Nigeria's government and military are not doing enough to ensure the release of 195 kidnapped Chibok schoolgirls held by Boko Haram Islamic extremists for nearly three years, the Bring Back Our Girls group said Tuesday.
It called for speedy negotiations to bring them home before next week's third anniversary of the mass abduction that outraged the world.
The movement also asked why two dozen of the Chibok girls freed last year have been held for months of alleged rehabilitation instead of being reunited with their families.
"It remains a puzzle to us that even their parents are not very informed on what the program of rehabilitation that the federal government is allegedly implementing seeks to achieve," it said.
The group published a letter sent to the government in January, saying it has never been answered. "We are not satisfied with the conduct of the federal government and the military establishment," the letter said.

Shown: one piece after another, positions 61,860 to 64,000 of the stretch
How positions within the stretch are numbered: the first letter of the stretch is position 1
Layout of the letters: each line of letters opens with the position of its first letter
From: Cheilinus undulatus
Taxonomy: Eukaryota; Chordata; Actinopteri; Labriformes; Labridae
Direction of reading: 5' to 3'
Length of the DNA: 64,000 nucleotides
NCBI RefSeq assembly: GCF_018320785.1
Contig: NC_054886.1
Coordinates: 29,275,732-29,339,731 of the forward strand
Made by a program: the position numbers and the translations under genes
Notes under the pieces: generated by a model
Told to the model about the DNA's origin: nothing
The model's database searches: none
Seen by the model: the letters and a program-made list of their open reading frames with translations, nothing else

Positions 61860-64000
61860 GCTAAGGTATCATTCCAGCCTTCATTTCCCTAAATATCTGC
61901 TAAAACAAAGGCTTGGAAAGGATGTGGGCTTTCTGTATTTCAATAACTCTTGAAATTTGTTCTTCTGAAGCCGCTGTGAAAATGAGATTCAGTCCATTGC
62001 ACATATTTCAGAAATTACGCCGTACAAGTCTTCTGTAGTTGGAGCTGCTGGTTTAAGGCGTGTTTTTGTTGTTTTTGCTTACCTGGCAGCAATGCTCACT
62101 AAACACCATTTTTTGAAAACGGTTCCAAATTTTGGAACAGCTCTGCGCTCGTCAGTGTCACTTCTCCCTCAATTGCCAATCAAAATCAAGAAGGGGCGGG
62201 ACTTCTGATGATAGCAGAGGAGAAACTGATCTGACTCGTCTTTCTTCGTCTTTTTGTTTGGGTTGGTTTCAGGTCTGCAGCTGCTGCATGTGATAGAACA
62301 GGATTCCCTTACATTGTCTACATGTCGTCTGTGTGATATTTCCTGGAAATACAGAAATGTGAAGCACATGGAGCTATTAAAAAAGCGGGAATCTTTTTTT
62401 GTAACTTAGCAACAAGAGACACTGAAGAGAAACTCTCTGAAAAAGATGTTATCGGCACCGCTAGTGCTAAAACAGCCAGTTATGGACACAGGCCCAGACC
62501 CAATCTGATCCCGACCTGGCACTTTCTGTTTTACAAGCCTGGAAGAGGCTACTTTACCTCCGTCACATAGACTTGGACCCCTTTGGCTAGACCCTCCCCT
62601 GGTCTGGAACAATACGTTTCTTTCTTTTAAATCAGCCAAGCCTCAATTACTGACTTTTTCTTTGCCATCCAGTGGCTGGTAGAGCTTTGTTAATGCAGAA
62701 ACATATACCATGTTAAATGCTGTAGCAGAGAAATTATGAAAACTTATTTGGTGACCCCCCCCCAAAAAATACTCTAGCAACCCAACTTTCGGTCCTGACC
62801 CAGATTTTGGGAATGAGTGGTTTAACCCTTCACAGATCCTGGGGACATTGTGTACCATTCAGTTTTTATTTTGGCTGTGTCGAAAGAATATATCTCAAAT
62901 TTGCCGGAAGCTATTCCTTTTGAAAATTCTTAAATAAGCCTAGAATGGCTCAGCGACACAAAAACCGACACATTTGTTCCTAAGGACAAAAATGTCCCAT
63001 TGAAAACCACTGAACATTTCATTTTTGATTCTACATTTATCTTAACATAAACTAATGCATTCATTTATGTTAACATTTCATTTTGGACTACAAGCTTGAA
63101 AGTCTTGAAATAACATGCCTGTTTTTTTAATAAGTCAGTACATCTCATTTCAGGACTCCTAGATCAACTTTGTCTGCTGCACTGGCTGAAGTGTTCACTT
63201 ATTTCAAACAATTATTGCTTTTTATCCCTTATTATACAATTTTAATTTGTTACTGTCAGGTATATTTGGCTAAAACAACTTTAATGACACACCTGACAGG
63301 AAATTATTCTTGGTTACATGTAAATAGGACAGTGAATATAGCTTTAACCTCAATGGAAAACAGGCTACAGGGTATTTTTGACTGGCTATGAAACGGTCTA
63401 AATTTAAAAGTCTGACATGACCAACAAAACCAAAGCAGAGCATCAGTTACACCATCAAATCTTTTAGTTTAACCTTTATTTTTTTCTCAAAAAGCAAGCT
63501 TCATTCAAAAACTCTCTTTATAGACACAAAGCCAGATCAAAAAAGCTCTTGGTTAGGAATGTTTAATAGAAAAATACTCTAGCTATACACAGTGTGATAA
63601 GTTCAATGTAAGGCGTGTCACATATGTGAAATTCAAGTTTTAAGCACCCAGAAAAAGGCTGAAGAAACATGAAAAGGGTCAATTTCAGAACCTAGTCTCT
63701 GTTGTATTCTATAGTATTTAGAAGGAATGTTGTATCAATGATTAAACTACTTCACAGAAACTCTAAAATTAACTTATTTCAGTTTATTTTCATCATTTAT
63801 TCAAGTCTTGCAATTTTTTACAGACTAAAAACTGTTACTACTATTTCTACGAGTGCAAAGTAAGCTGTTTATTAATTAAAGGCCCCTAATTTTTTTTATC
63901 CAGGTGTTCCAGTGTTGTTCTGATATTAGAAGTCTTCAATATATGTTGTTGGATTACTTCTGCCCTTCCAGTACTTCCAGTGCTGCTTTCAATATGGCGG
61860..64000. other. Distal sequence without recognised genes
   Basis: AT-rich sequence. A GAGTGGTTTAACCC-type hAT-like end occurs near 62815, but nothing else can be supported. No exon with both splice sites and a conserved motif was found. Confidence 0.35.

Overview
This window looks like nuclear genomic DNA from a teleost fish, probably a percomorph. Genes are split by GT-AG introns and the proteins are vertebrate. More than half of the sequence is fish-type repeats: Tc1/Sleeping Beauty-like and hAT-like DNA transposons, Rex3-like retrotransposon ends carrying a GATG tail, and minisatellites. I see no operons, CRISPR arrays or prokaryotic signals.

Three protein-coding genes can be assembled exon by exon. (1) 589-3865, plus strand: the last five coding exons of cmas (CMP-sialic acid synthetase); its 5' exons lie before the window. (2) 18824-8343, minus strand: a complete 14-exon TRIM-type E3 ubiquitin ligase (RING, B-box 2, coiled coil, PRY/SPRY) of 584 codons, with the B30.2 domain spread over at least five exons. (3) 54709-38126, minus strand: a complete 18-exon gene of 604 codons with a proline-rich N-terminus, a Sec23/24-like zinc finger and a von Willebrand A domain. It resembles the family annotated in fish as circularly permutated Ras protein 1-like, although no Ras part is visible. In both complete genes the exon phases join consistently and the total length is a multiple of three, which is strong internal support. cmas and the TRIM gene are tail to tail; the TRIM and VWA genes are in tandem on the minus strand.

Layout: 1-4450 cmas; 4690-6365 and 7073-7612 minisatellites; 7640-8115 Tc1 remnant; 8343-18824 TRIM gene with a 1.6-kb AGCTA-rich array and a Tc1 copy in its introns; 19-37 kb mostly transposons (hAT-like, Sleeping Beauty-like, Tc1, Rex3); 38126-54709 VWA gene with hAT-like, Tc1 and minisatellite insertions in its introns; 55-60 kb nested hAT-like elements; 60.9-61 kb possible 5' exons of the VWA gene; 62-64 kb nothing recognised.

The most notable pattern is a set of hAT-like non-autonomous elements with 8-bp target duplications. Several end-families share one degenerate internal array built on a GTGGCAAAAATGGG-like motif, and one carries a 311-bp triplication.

Nigerian officials did not respond to requests for comment.
Boko Haram's mass abduction of 276 girls from a boarding school in April 2014 brought promises to help free them from around the world.
Dozens quickly escaped, and 21 were freed in October through negotiations with Boko Haram mediated by the Swiss government and the International Committee of the Red Cross.
The government denied a ransom was paid and that it freed some detained Boko Haram fighters in exchange for the girls.
At that time, officials said they were pressing on with negotiations and expected the release of a second group of 83 girls "very soon." No more have been freed.